Some designs include practical amenities. Lavida Rei wants ceiling fans. ITravelBritain must have a nightlight switch next to the bed and 120-volt outlets. A mini-fridge, microwave, location near transit, plus a clean bed and working bathroom satisfy bgrmosaic. However, to be perfect, bgrmosaic goes beyond the general and delves into specifics, requesting wood or tile floors, which may be a practical matter if you have allergies.
Several would-be hotel room designers are even more detailed. GoPlanetWare tweets that the perfect accommodations “overlook the water [and have a] glass ceiling, marble flooring, rotating bed, flat-screen TV, dining area, his/hers closets.” And Val_GiveThanks must have a king-size bed, Jacuzzi tub and a balcony with a view. Oh, and a butler.
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Remember, we’re designing hotel rooms here, not cinemas or RV’s. Dawn Purtle writes on Facebook that her perfect hotel room would have recliners and a popcorn machine. Dragonflyvans tweets: “It’d have wheels so I put it right next to a river, canyon, cliff or vista.”
Two of our readers claim to have already found their version of perfection. For iTravelBritain it is Sheraton Grand Hotel and Spa in Edinburgh. For DecanterTours, it is Jardins Secrets in Languedoc-Roussillon, France. For holidayisfrance, a family suite that sleeps five or six will do. For us: a great view, comfy bed and a clean bathroom. Throw in a ceiling fan and maybe some fresh popcorn — we’re golden.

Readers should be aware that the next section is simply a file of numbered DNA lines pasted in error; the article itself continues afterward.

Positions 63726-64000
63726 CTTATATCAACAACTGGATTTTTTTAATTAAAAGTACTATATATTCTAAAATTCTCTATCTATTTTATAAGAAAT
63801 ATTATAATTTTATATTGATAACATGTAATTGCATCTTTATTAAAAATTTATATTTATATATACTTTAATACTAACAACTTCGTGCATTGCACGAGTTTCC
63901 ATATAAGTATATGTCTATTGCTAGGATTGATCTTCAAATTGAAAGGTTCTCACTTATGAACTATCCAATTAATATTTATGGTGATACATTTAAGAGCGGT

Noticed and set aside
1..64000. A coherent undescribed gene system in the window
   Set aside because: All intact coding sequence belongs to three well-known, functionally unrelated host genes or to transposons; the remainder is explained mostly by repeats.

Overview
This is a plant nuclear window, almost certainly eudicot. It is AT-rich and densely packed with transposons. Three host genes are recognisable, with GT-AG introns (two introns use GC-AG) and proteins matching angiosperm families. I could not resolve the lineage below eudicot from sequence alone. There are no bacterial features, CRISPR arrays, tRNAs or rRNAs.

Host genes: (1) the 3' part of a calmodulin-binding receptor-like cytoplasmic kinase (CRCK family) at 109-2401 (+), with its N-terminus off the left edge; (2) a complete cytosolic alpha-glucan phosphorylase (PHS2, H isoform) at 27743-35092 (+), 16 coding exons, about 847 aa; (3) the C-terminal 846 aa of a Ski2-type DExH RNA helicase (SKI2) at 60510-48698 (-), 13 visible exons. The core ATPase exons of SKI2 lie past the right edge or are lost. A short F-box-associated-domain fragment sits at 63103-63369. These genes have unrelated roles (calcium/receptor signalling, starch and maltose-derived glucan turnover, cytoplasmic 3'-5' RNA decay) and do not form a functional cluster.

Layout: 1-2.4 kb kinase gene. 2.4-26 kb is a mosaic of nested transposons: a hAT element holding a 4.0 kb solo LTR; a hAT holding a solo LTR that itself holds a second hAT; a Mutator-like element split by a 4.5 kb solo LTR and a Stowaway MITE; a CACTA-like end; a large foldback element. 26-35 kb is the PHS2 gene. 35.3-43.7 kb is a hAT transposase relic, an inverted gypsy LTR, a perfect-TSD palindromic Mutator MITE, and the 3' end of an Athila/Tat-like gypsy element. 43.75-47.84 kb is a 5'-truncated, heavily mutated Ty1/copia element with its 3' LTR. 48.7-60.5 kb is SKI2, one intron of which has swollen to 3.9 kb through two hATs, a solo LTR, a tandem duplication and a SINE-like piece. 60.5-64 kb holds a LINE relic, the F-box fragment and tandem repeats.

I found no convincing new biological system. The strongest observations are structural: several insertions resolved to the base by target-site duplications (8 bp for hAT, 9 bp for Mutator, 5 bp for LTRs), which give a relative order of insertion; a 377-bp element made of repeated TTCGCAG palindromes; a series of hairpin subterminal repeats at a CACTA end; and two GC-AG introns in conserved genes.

What does your perfect hotel room have?
–written by Jodi Thompson
You never know what you’re going to get when you book a bed and breakfast. I’ve had delightful experiences, where I stayed up late with the owners, drinking wine and swapping stories. And I’ve had bizarre visits, such as the time when I watched a cat walk across a table full of food — and the owner did nothing.
So I was a little apprehensive when my husband Don told me that he’d booked a night in a bed and breakfast during a trip we took last year to see his family in Iowa. To make matters weirder, he chose the Heavenly Habitat in Madison County, a church that the owners renovated into a inn. The potential for awkwardness seemed very high.
It turned out that our night at the Heavenly Habitat was one of the highlights of our four-day trip. That’s because the owner, Steve, did a few things right that all B&B owners should keep in mind:
Privacy: No one likes an in-your-face host. We arrived on a rainy Thursday night, carrying a pizza and beer that we had picked up at the local Casey’s (an Iowan equivalent to 7-11). We were tired, hungry and in no mood for chatter. Steve welcomed us into our wing of the church, showed us where the silverware and napkins were and then left us alone, without feeling the need to chitchat. Bliss.
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Appropriate decor: The last time we visited Don’s family in Iowa, we stayed at a B&B where the entire room — no lie — was covered in flowers. We’re talking flowers on the wallpaper, flowers on the bedspread, flowers on the carpet. It looked like a greenhouse had exploded.